"Come, little one. It is time," the one called Walks-With-Shadows said, and she patted the skin spread next to her where she worked.

The girl sat next to the old one and looked into the strange gray eyes nested deeply within folds of weathered wrinkles. Being so close to the old woman she could see the pale sky reflected there.

"Are you ready? I have your child's dream catcher."


"Do you understand its purpose?"

"Yes. It shall hang at the head of my child's cradleboard."

"Yes. But later, you will add to it. Watch your child as she grows. You will see what is needed to make her strong, what will help her overcome a weakness or catch the dreams that she is in need of."

"So tell me. What are these that you have placed here," and the young girl pointed to the small turquoise stone tied near one edge of the delicate web.

"To bring her happiness and good fortune. Should it turn from blue to green you must replace it, for it has become drained by worrisome people." The girl smiled at the reference to her child being a girl. A few months earlier she had done what many curious mothers before her had done when she wanted to know if her unborn baby would be a girl or a boy. She took a small bow and a burden strap to a child still too young to speak and offered them both to the child. The child had chosen the strap, so her baby was a girl. But Walks-With-Shadows now confirmed what the child had shown her, and Walks-With-Shadows knew great magic.

The girl pointed to a small silver bead. "What is its meaning?"

"It is the moonstone. It will strengthen and support the other fetishes you place upon the dream catcher, like a mother supports her child's strengths."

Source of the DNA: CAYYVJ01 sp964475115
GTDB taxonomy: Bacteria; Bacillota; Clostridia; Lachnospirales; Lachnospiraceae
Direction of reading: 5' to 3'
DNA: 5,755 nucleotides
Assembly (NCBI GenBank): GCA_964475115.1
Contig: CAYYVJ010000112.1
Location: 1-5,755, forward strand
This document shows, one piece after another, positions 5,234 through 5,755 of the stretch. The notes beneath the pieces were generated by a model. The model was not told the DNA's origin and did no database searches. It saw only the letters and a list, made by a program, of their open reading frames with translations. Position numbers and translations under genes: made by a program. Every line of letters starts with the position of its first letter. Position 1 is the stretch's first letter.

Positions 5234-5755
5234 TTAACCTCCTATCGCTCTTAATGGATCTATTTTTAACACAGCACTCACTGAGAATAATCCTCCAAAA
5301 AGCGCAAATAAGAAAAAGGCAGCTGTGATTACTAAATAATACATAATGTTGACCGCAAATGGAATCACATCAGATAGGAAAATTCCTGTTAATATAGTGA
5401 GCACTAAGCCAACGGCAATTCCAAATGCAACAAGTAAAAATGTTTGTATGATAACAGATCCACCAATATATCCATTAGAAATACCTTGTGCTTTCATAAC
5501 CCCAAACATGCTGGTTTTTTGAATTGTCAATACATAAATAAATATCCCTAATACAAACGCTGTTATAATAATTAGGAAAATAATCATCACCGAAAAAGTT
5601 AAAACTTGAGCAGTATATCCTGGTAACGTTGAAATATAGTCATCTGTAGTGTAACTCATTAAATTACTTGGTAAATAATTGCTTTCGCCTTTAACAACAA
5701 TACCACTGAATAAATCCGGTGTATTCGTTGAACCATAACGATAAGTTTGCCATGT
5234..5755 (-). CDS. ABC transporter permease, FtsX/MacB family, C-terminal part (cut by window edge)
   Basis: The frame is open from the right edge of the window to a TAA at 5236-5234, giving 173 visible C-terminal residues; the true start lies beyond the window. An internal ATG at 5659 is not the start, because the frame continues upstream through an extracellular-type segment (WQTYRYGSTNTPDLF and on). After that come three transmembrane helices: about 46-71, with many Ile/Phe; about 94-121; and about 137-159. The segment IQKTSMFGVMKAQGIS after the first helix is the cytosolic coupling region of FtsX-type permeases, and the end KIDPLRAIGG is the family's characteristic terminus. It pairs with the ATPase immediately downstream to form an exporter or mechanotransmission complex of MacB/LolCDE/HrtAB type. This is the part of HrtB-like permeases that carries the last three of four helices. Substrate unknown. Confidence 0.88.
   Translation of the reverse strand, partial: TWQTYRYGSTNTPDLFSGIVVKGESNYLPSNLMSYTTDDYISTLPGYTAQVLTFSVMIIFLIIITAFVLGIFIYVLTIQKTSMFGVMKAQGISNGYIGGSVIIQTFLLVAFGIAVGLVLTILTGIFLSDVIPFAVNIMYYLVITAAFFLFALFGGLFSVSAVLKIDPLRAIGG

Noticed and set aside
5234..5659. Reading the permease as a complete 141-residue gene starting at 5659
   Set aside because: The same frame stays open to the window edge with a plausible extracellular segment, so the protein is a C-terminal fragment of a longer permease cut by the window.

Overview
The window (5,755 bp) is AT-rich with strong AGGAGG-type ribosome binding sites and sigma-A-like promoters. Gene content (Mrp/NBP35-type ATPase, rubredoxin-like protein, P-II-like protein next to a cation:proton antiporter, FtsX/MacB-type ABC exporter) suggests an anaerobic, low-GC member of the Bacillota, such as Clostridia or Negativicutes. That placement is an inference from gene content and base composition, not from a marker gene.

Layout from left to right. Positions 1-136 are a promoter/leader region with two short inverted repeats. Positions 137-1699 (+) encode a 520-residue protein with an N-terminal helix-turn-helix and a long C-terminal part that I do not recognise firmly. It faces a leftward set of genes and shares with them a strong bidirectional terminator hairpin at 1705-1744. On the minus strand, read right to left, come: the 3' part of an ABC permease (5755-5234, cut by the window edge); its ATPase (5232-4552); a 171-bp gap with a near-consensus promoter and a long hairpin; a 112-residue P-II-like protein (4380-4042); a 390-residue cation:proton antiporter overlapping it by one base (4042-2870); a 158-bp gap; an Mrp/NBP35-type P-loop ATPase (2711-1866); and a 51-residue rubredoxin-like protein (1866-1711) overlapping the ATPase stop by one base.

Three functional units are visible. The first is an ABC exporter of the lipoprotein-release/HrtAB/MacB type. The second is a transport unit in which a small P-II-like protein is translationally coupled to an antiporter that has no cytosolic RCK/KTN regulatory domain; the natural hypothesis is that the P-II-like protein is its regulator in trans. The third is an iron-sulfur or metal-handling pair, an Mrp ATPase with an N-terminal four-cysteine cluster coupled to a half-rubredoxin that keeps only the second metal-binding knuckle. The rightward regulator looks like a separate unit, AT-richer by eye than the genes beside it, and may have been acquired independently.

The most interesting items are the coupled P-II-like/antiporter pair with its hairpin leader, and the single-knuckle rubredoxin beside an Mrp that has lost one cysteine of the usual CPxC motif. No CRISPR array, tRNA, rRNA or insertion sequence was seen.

"And the bone bead? What of it?"

"To soothe her, she will have need of such a gift in times to come. She can rub it for comfort as well."

The girl's eyes betrayed her fear at the woman's words, but braved the next question without hesitation, "And the arrowhead? Is not the child I carry a girl?"

"Yes. This is to help her stay on her course. Just as a well-made arrow tip points true, she will also need direction."

"Do the beads and feathers have a meaning?"

"Yes. Her beads are of amber and quartz, the amber for health and the quartz to calm. These are always good. The feathers are from the pheasant, a bird that is cautious and proud--like your child—qualities to be encouraged."

The old woman handed the girl the dream catcher and she took it lovingly. "I value this gift above all others Walks-With-Shadows."

"Be sure that you add to it wisely, for all that filters through will be brushed by the spirit of the fetish that is caught within the web."

The girl, clutching the ornament to her chest returned to her tepee to tie the dream catcher to the cradleboard of her yet unborn. Bad dreams, an evil that plants seeds of fear within so pure a spirit, would not harm her child.  She now possessed the dream catcher.

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Walks-With-Shadows watched the girl go and felt the familiar peace in her old heart. Again the magic would work, like it had many hundreds of times since that first time. After gathering her tools into her basket, she arose slowly and with great effort, for she was very old now. She headed toward the place where the sun would sleep. Her gifts were needed soon in a village to the west. When she slept that night, alone, under a broad, clear sky, she dreamed again of the girl she once was. Again she was the girl in the cave, the one called Sky Eyes before she had learned to walk with the shadows of dreams and bring strong magic to her people.

by B.L. Golden

Published in Lost Worlds, Science Fiction and Fantasy Forum